The two witnesses still prohibited from testifying are Win Tin, a dissident journalist who was Myanmar's longest serving prisoner until his release in September, and Tin Oo, the detained deputy leader of Aung San Suu Kyi's party.

Judges in the Yangon lower district court, which is presiding over her closed-door trial, had last month disqualified all but one of the witnesses called by the defence.

Aung San Suu Kyi's lawyers had argued that the decision was illegal.

The Nobel laureate is widely expected to be found guilty of violating the terms of her house arrest over the visit of an American man, John Yettaw, to her house.

The 63-year-old opposition leader's legal team and members of her party say Yettaw's visit was uninvited and she only agreed to let him stay after he pleaded with her that he was unwell.

International outrage

Yettaw allegedly swam to her lakeside home on two occasions, sneaking past tight security that surrounds the compound.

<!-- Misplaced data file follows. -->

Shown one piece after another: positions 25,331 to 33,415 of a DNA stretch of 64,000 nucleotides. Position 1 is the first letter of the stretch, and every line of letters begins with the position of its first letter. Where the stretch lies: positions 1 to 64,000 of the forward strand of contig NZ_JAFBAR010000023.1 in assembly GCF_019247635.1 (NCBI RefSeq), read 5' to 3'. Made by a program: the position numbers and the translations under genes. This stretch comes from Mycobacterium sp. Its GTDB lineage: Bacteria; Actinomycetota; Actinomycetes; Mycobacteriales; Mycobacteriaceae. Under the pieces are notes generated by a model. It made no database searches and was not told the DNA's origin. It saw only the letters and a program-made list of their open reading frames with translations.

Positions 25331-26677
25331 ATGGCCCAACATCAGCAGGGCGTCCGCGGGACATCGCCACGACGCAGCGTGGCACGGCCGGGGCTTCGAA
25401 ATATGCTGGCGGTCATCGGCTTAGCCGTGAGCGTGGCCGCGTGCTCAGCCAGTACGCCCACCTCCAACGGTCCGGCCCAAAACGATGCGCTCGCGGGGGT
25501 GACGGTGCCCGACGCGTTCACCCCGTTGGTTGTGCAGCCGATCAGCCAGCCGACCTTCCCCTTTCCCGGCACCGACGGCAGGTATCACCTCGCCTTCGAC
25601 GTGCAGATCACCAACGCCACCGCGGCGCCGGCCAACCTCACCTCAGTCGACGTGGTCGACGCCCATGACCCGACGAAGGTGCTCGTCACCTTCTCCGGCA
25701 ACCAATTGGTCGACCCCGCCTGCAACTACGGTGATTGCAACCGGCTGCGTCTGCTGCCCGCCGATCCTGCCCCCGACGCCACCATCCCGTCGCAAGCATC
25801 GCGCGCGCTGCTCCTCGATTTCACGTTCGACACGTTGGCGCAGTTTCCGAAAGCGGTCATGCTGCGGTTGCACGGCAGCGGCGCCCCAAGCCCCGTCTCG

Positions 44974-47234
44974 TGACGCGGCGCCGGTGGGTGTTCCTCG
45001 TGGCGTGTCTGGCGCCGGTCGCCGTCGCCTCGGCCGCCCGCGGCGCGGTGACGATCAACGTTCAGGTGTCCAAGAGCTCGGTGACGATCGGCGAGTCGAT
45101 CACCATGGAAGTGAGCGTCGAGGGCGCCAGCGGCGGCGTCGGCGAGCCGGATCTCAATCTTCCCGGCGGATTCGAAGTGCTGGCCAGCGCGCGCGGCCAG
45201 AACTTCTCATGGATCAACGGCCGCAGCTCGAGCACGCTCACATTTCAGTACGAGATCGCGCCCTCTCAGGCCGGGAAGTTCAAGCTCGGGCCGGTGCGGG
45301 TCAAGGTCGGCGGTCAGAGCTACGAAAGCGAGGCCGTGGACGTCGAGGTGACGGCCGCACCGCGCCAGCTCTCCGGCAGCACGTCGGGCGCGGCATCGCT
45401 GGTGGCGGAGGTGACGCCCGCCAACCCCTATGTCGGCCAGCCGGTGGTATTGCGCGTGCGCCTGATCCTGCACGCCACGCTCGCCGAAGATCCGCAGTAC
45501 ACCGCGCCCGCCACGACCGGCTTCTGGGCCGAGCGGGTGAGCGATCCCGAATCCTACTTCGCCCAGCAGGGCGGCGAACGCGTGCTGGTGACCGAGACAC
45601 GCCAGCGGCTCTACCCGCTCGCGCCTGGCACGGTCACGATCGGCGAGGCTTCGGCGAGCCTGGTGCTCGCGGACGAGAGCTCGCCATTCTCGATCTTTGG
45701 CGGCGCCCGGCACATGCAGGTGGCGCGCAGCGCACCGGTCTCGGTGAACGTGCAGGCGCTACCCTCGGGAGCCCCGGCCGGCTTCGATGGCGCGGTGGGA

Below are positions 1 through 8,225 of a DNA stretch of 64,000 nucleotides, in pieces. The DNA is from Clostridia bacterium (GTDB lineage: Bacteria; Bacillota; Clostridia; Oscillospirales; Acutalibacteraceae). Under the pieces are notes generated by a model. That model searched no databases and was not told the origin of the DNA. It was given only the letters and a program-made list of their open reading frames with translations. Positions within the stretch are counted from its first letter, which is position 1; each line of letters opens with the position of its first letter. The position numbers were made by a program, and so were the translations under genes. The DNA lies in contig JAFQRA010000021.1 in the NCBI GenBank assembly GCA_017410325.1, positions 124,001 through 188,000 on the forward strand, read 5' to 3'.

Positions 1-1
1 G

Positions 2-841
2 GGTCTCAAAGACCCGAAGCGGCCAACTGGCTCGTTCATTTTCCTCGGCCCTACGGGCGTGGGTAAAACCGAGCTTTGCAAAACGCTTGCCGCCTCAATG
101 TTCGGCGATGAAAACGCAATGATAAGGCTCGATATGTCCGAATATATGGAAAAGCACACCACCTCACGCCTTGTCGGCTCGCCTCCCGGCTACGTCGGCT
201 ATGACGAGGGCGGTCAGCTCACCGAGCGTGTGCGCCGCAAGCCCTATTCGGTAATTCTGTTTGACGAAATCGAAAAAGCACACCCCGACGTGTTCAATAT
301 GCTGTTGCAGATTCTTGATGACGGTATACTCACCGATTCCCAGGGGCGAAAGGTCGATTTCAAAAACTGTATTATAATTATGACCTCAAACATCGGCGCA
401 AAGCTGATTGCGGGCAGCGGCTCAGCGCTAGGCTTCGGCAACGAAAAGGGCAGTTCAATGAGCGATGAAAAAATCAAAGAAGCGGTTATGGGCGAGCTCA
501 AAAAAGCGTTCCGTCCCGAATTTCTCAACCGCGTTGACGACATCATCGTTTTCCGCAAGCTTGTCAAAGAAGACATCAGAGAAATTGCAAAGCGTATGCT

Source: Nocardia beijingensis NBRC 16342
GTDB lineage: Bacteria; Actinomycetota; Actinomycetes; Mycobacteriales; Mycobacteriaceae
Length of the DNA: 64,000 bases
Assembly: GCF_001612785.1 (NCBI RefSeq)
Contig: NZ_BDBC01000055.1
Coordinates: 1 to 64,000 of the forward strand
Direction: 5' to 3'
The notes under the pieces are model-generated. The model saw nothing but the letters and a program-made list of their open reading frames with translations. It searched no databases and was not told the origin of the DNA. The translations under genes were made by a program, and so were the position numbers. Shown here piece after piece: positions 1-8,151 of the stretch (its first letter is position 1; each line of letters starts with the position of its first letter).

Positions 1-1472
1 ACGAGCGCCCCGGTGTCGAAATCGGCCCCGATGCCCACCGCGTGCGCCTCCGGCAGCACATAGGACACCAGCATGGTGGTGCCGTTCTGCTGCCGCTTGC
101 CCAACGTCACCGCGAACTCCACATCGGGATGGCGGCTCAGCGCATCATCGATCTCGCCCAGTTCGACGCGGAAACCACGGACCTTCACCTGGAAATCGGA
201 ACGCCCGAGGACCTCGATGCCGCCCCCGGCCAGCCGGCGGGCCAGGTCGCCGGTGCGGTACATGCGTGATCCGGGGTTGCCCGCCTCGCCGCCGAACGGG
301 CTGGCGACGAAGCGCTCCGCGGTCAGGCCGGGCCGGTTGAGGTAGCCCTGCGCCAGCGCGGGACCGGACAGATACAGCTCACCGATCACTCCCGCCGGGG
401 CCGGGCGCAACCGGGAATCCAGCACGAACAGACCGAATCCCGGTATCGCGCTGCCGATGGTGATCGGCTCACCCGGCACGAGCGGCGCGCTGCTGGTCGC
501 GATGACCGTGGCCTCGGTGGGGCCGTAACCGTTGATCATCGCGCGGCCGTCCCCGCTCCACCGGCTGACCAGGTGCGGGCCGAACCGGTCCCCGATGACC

In depth


 Profile: Suu Kyi's uninvited guest
 Interview: Suu Kyi's US lawyer
 Asean criticised over Myanmar
 Video: Suu Kyi faces years in jail
 Video: Charges 'a ploy'
 Profile: Aung San Suu Kyi

He was arrested in May after trying to swim back across the lake from his second visit.

Yettaw and two women members of the NLD who live with Aung San Suu Kyi are being tried with her on the same charge.

Aung San Suu Kyi has been detained in jail or under house arrest for more than 13 of the past 19 years.

The trial has drawn outrage from the international community and her supporters, who say the military government is using the case as an excuse to keep her detained during elections planned for next year.

The NLD won Myanmar's last elections in 1990 but was not allowed to take power by the military, which ignored the result.

Critics of the government say the vote planned for 2010 is a sham designed only to cement the military's continued hold on power with a veneer of democracy.